"Rule 43 (b) provides that an applicant for membership shall subject to Clause (c) of this rule, attend an ordinary meeting of the Branch in the area in which he resides. These persons did not live more than 3 miles from the Condell Park Branch.

"In the case of the Bass Hill Branch, 12 long-standing members were denied a vote because it was alleged the Branch had lost its charter. I understand that it was because the Branch Secretary failed to carry out his duties, yet whilst the Branch did not have a charter, 3 members who were supporters of Mr Keating, and who incorrectly joined the Central Bankstown Branch, were transferred to the Bass Hill Branch and ruled by the Executive on 18.10.1968 -Officers Report B68/266, to be the only ones eligible to vote.

"So we have three members of Branch without a charter or in other words, a nonexistent Branch, voting, whilst the members of that Branch are unable to vote. I believe the decisions made by the Executive were slanted to support Mr Keating, and were inconsistent with decisions made in respect of the Chifley preselection contained in the Credentials Committee Report 68/265 dated 18.10.1968."

Burns then looked at a set of allegations about the Banks preselection and concluded:

"These allegations along with many others, indicate a feeling that is rife throughout the Party that if you stand in a preselection ballot agains the officers 'pea' the chances of winning are nil, and the chances of having any appeals upheld are also nil.

"The obvious stacking of Branches and sacking of Branches, appears to have been carried out deliberately, intending to ensure certain people gain preselection.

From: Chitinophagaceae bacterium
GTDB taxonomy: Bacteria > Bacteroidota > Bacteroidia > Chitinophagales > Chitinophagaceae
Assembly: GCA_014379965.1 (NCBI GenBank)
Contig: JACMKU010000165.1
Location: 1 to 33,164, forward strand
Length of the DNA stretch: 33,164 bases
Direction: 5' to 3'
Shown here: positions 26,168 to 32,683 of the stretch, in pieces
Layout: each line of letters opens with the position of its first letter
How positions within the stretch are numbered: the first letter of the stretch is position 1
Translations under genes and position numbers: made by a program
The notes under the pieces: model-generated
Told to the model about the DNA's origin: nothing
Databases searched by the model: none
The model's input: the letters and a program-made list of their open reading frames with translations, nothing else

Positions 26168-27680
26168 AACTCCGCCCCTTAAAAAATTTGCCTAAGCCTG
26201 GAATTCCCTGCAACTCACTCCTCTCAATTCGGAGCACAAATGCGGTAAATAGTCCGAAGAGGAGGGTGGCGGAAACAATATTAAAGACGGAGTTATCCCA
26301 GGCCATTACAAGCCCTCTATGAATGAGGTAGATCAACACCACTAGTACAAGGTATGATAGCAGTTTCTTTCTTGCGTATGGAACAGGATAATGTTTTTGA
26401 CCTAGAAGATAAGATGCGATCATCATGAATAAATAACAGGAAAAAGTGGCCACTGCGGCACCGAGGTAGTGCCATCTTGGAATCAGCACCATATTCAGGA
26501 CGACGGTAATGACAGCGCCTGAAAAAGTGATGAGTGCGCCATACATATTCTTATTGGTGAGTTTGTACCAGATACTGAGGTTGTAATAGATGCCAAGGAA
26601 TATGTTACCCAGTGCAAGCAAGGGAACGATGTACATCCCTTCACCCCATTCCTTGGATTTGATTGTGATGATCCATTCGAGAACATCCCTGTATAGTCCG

"As some of these people are now Federal members of Parliament, these actions must assume importance in the eyes of the Federal Executive.

"I strongly disapprove of the actions of the New South Wales Officers in these preselection ballots. Again throughout my discussions and throughout the submissions you will note that there is evidence of a growing feeling in the Party of New South Wales of an indifferent and arrogant group of Officers who are prepared to manipulate the Rules and grant preferential treatment to their friends.

"Arbitrary decisions have destroyed the Executive's creditability amongst its own members. Complete restructuring in New South Wales is the only way to overcome this disturbing situation."

(Armitage was also duly elected in the 1969 election and after more than a decade on the back benches, decided to retire after the 1980 election. Somehow he had arrived in politics at the wrong moment, a party officer and associate of Colbourne and Oliver just as the Right was about to be taken over by John Ducker and his allies; a peripheral backbencher when Wran was being brought to the leadership of State Parliament and the NSW party was struggling over Whitlam and Hayden, and Hayden and Hawke. He had been a young fella to Charlie Oliver, a bold young fella who daringly proposed to Labor conference the dropping of the term "White Australia" from the party platform. But, to the generation of Laurie Brereton and Paul Keating, he was no longer a bold young fella, he was instead, in their argot, "the bomb" who would quietly tick, tick, tick, tick most of the time and then, suddenly, BOOM. Armitage slipped between the interstices of the party's successive generations but he never quite lost the sense that the rightful authority within the party had been usurped by the new people, something of which State secretary Graham Richardson may have been unaware when he called him at home in Seven Hills early in 1981. The party secretary told Armitage he had a candidate for Chifley and he would like to come out to discuss it. At 10.30 that night Richardson and assistant secretary Stephen Loosley turned up at Armitage's house. They asked him to nominate once again for Chifley, and to withdraw his nomination when preselections closed before the next election. The new candidate would then be appointed by head office, avoiding the awkwardness of nominating a year before the ballot, a tactic designed to make it feasible for the intended new member for Chifley, Neville Wran. Armitage refused.)